Montgomery County jumps to purple level 4; Warren on watch list

People lined up Thursday to takes advantage of the free testing for the Coronavirus at the Five Rivers Health Centers pop up test site at the Samaritan Health Center. MARSHALL GORBYSTAFF
People lined up Thursday to takes advantage of the free testing for the Coronavirus at the Five Rivers Health Centers pop up test site at the Samaritan Health Center. MARSHALL GORBYSTAFF

Severe COVID-19 spread caused Montgomery County on Wednesday to receive the highest level of warning — purple — for Ohio’s Public Health Advisory System.

Warren County was one of 11 counties placed on the level 4 watch list, meaning it will be elevated to purple next week if conditions don’t improve.

ExploreCoronavirus: 10,835 daily cases, 417 hospitalizations reported in Ohio

Montgomery, Lake and Lorain counties were moved to purple in the alert system because they are experiencing sustained increases in outpatient, emergency, and hospital visits by COVID-19 patients, according to a release from the Ohio Department of Health Wednesday. Franklin County stayed at level 4 for a second week.

The purple level 4 means there is “severe exposure and spread” of COVID-19. The color is meant as a warning to residents to heed health recommendations, but the state does not impose further restrictions on counties based on the alert level.

Ohio Gov. Mike DeWine previously said guidance for residents living in areas with the highest warning is to stay home except for necessary travel to get supplies and services. Given the exponential spread and thin hospital capacity, Montgomery County residents were already advised to stay home unless necessary to go out.

Some businesses and school districts have changed their plans based on the levels of exposure, so the purple level could trigger new announcements from some of those organizations.

“The ongoing high prevalence of the virus throughout Ohio, as reflected in today’s alert system update, is very dangerous as we move into the holidays,” said DeWine. “We have heard again this week from hospital administrators and front-line staff about how they are overwhelmed. It is imperative that Ohioans take the virus and this current situation seriously.”

ExploreCoronavirus: Montgomery County makes level 4 watch list for first time

The elevation counties to the highest alert level follows more than a month of increasing case numbers and weeks of increased hospitalizations. ODH notes that 10 of the 11 counties on the level 4 watch list are in the Akron and Cincinnati regions, which now are seeing increased demand for adult ICU beds due to increases in COVID-19 ICU patients.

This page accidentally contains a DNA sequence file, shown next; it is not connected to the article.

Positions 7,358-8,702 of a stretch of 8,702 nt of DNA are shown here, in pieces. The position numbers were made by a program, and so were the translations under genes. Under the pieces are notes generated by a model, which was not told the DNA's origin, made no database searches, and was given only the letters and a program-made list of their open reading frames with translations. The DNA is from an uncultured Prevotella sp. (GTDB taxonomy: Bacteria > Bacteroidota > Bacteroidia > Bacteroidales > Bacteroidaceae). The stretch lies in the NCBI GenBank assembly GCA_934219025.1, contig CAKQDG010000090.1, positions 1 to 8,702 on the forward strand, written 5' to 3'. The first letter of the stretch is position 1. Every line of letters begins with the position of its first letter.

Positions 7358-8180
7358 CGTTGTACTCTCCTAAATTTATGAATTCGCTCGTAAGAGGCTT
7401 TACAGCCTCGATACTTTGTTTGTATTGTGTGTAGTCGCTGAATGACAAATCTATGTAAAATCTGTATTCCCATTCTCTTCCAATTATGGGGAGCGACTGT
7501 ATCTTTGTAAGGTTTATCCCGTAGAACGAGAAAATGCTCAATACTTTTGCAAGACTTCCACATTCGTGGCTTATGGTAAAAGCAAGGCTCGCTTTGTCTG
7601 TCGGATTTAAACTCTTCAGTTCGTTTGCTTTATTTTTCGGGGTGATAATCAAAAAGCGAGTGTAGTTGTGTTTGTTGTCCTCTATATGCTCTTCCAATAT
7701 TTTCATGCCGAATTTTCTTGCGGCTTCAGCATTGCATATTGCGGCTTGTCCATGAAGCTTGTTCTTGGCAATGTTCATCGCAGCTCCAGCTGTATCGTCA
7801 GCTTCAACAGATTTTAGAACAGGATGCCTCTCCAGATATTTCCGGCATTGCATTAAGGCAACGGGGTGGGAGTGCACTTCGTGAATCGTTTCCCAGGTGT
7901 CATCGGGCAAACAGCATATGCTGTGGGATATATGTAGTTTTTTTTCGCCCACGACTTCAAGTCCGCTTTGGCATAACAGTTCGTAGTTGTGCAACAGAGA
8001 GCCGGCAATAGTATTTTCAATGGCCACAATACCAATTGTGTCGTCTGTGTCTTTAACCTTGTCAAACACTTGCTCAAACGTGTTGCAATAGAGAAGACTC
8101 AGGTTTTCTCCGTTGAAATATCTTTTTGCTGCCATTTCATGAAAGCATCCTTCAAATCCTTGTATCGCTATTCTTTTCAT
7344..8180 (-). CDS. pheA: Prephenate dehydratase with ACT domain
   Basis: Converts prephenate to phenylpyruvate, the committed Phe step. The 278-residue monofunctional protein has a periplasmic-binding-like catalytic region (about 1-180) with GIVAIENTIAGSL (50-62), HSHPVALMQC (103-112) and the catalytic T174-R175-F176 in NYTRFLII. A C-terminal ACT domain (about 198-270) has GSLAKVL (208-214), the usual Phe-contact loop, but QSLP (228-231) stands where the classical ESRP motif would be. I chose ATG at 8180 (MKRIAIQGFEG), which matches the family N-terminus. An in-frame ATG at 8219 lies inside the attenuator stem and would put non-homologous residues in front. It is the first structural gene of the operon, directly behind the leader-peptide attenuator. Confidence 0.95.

The same day the ODH announced Montgomery County’s watch list status last week, the county’s stay-at-home advisory went into effect. The advisory will last through Dec. 17 in an attempt to slow the spread of the coronavirus. Statewide, there also is a curfew from 10 p.m. to 5 a.m.

Montgomery County had been red, or level 3, for nearly every week since the public health advisory system was announced in July.

ExploreCoronavirus Alert Levels: What do they mean?

The seven indicators:

  1. New cases per capita: There have been more than 50 cases per 100,000 residents over the past two weeks.
  2. Sustained increase in new cases: At some time during the past three weeks, there were at least five consecutive days when the number of cases (by onset date) increased.
  3. Proportion of cases not in a congregate setting: The proportion of cases among people who are not residents of long-term care facilities, group homes, jails or prisons has been more than 50% in at least one of the past three weeks.
  4. Sustained increase in emergency department visits for COVID-19 like illness: At some point during the past three weeks, there were at least five consecutive days when the number of people making COVID-19 health care visits increased.
  5. Sustained increase in outpatient visits for COVID-19 like illness: At some time during the past three weeks, there were at least five consecutive days when the number of people making COVID-19 health care visits increased.
  6. Sustained increase in new COVID-19 hospital admissions: At some time during the past three weeks, there were at least five consecutive days when COVID-19 hospital admissions increased.
  7. Intensive care unit: The percentage of occupied ICU beds in the region was above 80% for at least three days during the past week AND more than 20% of ICU beds were being used for COVID-19 patients for at least three days during the past week.

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